|Real Name: Oprah Gail Winfrey|
|Birthday: January 29, 1954|
|Birth Place: Kosciusko, Mississippi|
|Education: East Nashville High School, Nashville, TN, 1971|
Commanding. Motivating. Compassionate. These are just a few of the words that can be used to describe talk show celebrity Oprah Winfrey. With all her success, money and awards and honors, the Academy Award nominated actress is known for her good heart and hope for change. She grew out of poverty and abuse to become a leading campaigner for change, and in 2007 opened "The Oprah Winfrey Leadership Academy for Girls" in Johannesburg, South Africa.
Oprah Winfrey was born on Jan. 19, 1954 in Kosciusko, Missippi to unmarried parents Vernita Lee and Vernon. Her grandmother, Hattie Mae, raised her on a Mississippi farm with no indoor plumbing, nothing to eat, and old worn out cloths. But she was able to read the Bible, sing and speak publicly in church by the time she was six years old.
Four years later, Oprah moved to Milwaukee, Wisconsin with her mother. It was while living in this inner city ghetto, living a terrible existence with molestation and rape from a cousin, an uncle and a family friend. It began when she was only nine years old and continued through her teen years.
Oprah always had big dreams, even as a young lady fresh out of college. She wanted to be a movie star and celebrity. Despite the poor odds, at the age of 19 she became Nashville’s first female, and black television news anchor for WTVF–TV.
After Winfrey left WTVF–TV, she moved to Baltimore's WJZ–TV to co–anchor the evening news. She was a natural on television. She then made the move to the bigger market in Chicago, Illinois in 1984, hosting the morning show “A.M. Chicago.” Within a year, it had been extended to a one–hour talk format and was renamed “The Oprah Winfrey Show.”
It would be the start of her media and entertainment empire. In 1986, the show became the highest–rated talk show in television history. Three years later, she created "Harpo Productions, Inc.", her own production company and a highlight in her life.
Oprah Winfrey received an Academy Award nomination for her movie debut as the abused Sofia in Steven Spielberg’s “The Color Purple” (1985), based on Alice Walker’s Pulitzer Prize winning book. Winfrey followed as the mother of an accused murderer in “Native Son” (1996), starring Matt Dillon, and produced and starred in the television miniseries, “The Women of Brewster Place” (1989).. Both movies were produced at her Chicago movie studio and television production complex. Winfrey then took the role of a Chicago housing project resident determined that her children would receive an education in the television movie “There Are No Children Here” (1993).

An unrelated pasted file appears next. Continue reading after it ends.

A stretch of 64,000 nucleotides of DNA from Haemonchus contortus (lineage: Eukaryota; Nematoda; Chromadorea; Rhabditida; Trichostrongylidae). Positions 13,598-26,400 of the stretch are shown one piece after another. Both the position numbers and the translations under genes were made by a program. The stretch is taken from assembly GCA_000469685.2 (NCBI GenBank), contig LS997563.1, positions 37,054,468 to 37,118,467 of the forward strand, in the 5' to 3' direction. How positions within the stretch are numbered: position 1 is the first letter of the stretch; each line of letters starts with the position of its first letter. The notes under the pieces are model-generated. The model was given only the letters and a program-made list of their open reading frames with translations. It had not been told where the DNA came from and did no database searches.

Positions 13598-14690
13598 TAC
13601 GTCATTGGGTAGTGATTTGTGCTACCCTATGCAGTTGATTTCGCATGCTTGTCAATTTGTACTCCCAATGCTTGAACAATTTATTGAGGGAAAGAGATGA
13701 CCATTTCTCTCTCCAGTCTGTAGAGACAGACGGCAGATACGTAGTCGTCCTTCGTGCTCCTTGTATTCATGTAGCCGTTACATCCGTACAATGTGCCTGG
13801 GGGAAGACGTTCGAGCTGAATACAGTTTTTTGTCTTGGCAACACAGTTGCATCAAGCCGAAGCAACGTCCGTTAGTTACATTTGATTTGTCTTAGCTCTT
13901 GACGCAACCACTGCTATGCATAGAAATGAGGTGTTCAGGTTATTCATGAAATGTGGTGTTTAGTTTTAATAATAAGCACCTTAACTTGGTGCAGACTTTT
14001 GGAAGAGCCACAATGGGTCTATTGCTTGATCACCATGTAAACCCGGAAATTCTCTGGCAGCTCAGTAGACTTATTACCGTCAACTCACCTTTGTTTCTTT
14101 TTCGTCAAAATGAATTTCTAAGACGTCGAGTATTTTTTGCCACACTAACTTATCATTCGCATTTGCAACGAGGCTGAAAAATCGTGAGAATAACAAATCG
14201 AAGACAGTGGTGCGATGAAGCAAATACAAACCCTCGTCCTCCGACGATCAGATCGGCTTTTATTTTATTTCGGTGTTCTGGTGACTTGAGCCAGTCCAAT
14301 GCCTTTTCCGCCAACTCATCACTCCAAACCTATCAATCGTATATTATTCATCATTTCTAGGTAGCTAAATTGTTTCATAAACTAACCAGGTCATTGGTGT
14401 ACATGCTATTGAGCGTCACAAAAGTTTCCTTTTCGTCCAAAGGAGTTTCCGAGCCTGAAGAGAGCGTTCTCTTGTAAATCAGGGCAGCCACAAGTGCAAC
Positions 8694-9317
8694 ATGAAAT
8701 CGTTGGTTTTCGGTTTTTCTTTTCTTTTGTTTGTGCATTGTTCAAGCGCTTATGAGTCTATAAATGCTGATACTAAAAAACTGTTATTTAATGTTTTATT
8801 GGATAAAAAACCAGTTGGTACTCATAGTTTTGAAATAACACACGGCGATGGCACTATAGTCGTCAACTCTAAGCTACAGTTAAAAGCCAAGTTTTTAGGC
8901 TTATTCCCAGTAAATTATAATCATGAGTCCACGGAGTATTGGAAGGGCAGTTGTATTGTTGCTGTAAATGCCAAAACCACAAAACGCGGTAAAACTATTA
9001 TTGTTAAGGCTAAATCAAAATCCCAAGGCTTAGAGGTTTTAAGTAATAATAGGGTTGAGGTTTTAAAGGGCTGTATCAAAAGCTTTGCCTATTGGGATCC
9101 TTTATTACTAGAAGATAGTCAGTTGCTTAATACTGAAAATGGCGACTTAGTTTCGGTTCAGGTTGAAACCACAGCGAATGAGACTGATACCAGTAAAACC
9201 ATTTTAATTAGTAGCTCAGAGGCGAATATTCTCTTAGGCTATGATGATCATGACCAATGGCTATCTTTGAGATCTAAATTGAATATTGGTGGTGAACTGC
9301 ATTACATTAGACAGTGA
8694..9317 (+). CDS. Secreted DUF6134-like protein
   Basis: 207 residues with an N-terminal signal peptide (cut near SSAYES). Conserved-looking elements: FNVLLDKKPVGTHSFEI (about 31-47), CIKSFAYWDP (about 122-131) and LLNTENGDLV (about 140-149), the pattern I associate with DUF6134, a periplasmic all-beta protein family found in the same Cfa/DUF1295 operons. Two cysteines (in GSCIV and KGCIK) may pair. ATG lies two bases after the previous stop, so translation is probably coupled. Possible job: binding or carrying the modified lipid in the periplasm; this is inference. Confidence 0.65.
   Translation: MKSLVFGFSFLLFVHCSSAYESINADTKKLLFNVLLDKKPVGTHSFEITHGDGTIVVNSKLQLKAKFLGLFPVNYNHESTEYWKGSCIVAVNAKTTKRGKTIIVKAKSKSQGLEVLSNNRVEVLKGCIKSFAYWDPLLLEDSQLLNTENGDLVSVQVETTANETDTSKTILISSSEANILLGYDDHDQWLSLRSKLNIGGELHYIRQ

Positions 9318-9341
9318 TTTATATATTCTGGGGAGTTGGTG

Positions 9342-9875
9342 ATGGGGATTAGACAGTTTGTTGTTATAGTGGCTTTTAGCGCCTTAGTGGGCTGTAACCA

Even as her projects outside of show explored the troubles she faced growing up, as well as current events that needed awareness – from Hurricane Katrina to childhood obesity – it was her own show where she created a technique of reaching out to millions of people. At the start 1998, Winfrey started “change your life television,” featuring self–help segments led by John Gray, Suze Ormond and others, as well as a daily segment on getting in touch with one's spirit. That year, she also won her seventh Emmy Award for “Outstanding Talk Show Host.”
Oprah Winfrey was becoming one of the most powerful celebrities in Hollywood!
One of her goals was to get America reading again, and she encouraged book sales by starting “Oprah's Book Club,” a segment of her show that started in 1996. New books became instant bestsellers. Her show was not without problems, when her selection of James Frey’s supposed memoir "A Million Little Pieces" was exposed as a work of lies. In 2006, the upset host had Frey on her show to apologize to the American public.
Another popular segment was her “Oprah’s Favorite Things” shows, which aired around Thanksgiving and took home the show’s best ratings. Oprah is known to give gifts to her entire audience, giving appliances, computers, diamonds, even cars. Winfrey gave a new twist to gift giving in 2006 when a “Pay It Forward” challenge was given to the audience, where each member of the audience received $1,000 worth of gift cards to donate to charity.